Governor Babatunde Fashola of Lagos State, yesterday decried the failure of oil multinationals operating in developing countries to effectively address issues of environmental degradation, particularly oil spills and pollution, compared to what the BP was forced to pay for cleaning up a recent spill in the Gulf of Mexico.
Fashola, who spoke at the opening session of a two-day Arbitration Regional Conference of the Energy, Environment, Natural Resources and Infrastructure Law, SEERIL, a section of the International Bar Association, IBA, in Lagos, wondered why the price of crude oil is internationally regulated, while efforts at checking environmental problems arising from pollution is not.
His words: "As a coastal state in the Gulf of Guinea, we are following with keen interest the oil spill in the Gulf of Mexico. Of concern to us is the effect of the spill on the ecosystem, threatening hundreds of species of fish, birds and other wildlife along the Gulf Coast as well as several generations of marine-related businesses; small and big.
"The eventual resolution of issues relating to the spill will unavoidably involve the enforcement of rights and obligations between parties and remediation of grievances of which I believe the services of members of this audience would be required.
International regulation for oil spills
"We are concerned about the environmental issues playing out in the Gulf of Mexico. We have seen with this case that the safety measures put in place have failed to protect the environment. If there are international regulation and common practice to determine the price of oil, we should also have a common international practice in fighting oil spills and pollution. Also, the standard we have in protecting communities from oil spills and pollution in the West, should also apply in poor and developing countries."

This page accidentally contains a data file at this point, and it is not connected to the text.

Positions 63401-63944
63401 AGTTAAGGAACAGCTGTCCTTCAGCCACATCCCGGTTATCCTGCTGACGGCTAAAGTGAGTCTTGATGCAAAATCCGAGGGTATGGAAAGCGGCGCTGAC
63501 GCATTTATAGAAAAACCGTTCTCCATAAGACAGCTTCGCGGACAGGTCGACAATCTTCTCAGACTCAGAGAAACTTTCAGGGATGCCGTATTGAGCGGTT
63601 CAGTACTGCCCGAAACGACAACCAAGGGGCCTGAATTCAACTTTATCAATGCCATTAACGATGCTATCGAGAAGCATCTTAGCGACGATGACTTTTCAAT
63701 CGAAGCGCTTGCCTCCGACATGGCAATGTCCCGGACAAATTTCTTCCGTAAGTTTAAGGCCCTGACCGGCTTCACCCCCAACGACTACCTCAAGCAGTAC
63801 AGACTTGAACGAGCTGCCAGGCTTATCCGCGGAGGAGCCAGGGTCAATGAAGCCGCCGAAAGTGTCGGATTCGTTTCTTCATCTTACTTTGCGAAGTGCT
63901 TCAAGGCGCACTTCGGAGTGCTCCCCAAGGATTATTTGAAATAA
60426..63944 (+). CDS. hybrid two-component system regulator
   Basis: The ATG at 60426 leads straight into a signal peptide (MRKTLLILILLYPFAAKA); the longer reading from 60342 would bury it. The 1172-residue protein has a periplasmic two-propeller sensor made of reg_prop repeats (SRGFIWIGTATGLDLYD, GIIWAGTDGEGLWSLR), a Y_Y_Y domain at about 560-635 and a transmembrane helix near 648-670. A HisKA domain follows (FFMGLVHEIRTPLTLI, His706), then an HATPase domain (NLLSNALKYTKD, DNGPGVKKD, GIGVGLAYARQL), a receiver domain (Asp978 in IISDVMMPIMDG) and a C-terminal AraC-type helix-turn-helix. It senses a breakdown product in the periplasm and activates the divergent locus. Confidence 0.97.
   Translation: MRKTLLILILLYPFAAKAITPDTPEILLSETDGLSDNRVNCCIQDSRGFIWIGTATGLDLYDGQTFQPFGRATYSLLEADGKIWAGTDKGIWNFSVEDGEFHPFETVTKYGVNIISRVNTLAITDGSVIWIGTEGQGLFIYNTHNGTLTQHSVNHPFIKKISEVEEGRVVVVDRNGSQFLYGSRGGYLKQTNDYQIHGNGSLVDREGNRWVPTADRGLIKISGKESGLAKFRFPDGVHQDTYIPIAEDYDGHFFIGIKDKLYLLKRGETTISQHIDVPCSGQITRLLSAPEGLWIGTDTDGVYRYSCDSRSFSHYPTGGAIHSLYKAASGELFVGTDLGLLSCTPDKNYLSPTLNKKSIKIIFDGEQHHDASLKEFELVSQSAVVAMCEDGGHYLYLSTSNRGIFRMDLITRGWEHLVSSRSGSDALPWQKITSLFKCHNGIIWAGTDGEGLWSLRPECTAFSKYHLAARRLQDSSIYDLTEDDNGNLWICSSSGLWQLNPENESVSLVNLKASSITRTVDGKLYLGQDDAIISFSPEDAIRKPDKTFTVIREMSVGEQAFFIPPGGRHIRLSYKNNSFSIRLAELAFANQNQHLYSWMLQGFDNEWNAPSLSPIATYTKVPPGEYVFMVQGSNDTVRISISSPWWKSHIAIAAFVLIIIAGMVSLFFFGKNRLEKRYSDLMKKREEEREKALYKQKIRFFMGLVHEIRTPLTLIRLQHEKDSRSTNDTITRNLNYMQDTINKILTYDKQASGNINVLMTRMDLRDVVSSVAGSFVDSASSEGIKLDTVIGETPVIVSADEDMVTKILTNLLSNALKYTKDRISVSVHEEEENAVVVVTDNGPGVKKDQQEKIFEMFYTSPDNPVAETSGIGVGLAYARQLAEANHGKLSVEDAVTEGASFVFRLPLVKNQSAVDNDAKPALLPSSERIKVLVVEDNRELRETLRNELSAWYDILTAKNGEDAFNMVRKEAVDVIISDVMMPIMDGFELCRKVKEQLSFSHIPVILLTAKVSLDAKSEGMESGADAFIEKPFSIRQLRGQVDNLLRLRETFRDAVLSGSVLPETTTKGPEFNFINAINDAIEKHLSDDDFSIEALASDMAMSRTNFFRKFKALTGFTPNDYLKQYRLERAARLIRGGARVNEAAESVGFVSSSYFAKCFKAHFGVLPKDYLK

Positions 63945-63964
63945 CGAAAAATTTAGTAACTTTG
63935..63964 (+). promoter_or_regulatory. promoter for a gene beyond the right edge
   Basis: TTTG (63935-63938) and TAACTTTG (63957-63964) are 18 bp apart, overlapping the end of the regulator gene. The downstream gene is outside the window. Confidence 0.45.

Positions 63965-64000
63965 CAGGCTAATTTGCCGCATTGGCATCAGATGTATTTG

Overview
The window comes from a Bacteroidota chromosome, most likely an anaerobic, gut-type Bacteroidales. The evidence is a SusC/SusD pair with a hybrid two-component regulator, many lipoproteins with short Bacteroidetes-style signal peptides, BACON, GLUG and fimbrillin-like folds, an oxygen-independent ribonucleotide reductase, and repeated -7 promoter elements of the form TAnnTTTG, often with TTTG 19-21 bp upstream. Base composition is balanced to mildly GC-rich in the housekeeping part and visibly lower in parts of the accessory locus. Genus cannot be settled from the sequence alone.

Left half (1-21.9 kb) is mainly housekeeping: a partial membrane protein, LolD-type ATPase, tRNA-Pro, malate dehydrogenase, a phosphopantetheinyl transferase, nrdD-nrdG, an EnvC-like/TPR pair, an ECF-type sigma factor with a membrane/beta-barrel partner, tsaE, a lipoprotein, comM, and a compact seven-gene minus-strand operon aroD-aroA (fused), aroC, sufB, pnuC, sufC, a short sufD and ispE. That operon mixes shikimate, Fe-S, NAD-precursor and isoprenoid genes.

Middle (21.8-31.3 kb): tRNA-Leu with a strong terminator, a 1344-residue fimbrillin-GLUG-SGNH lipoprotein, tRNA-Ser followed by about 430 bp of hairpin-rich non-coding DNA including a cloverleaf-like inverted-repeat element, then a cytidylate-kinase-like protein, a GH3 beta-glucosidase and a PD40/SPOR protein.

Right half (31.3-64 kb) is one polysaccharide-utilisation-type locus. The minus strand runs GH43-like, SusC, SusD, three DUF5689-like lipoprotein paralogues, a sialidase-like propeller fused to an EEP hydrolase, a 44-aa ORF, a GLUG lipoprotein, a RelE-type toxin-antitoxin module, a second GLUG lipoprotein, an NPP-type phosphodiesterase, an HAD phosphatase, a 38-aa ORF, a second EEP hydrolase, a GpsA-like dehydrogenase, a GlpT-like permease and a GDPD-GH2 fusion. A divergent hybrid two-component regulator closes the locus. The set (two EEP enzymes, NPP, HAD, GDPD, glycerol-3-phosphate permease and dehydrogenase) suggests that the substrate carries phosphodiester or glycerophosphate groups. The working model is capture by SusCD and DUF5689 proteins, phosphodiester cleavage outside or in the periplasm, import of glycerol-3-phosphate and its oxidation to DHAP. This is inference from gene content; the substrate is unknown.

On the theme of the conference, he said: "Energy and infrastructure, clearly, are critical success factors to the socio-economic development of any society. These sub-sectors of the economy rest on a legal framework, significantly, the allocation of obligations in contracts and other legal documents.
"Naturally, in the performance of these sectors in any economy, disputes will arise. The best way of resolving such disputes, I believe, is in part the reason for this conference."
Attorney-General of the Federation, Ibrahim Adoke, SAN, who was represented by Mr Tunde Busari, commended the issues to be discussed at the conference, adding that Bills to harmonise and reform Alternative Dispute Resolution, ADR, laws in the country would soon be sent to the National Assembly for passage into laws.
Chief Bajo Ojo, SAN, former Attorney-General of the Federation and Minister of Justice, and a co-chair of SEERIL, said: "While it is no longer in doubt that disputes which are always inevitable in business venture dissipate energy, time and money, having a good mechanism to resolve such disputes when they do arise goes a long way to guarantee economic prosperity, which was what informed the holding of this conference in Nigeria."